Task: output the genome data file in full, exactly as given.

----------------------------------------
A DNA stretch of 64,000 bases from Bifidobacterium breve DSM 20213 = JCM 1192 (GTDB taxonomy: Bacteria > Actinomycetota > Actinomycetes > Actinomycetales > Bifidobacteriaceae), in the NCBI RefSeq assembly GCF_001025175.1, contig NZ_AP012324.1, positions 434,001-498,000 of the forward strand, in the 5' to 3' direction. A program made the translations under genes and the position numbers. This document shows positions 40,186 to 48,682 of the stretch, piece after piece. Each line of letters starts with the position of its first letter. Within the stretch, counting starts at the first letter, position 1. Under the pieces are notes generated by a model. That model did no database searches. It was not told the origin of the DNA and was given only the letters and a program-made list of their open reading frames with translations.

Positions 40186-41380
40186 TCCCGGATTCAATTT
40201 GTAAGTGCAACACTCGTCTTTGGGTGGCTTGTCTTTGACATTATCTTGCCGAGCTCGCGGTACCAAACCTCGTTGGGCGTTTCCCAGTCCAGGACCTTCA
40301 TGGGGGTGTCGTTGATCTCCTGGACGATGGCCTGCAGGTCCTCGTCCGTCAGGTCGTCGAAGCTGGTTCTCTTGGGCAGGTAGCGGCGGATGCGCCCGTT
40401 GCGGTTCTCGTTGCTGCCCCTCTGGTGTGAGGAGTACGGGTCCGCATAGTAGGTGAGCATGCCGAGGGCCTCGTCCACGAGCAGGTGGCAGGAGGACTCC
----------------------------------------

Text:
A DNA stretch of 64,000 bases from Bifidobacterium breve DSM 20213 = JCM 1192 (GTDB taxonomy: Bacteria > Actinomycetota > Actinomycetes > Actinomycetales > Bifidobacteriaceae), in the NCBI RefSeq assembly GCF_001025175.1, contig NZ_AP012324.1, positions 434,001-498,000 of the forward strand, in the 5' to 3' direction. A program made the translations under genes and the position numbers. This document shows positions 40,186 to 48,682 of the stretch, piece after piece. Each line of letters starts with the position of its first letter. Within the stretch, counting starts at the first letter, position 1. Under the pieces are notes generated by a model. That model did no database searches. It was not told the origin of the DNA and was given only the letters and a program-made list of their open reading frames with translations.

Positions 40186-41380
40186 TCCCGGATTCAATTT
40201 GTAAGTGCAACACTCGTCTTTGGGTGGCTTGTCTTTGACATTATCTTGCCGAGCTCGCGGTACCAAACCTCGTTGGGCGTTTCCCAGTCCAGGACCTTCA
40301 TGGGGGTGTCGTTGATCTCCTGGACGATGGCCTGCAGGTCCTCGTCCGTCAGGTCGTCGAAGCTGGTTCTCTTGGGCAGGTAGCGGCGGATGCGCCCGTT
40401 GCGGTTCTCGTTGCTGCCCCTCTGGTGTGAGGAGTACGGGTCCGCATAGTAGGTGAGCATGCCGAGGGCCTCGTCCACGAGCAGGTGGCAGGAGGACTCC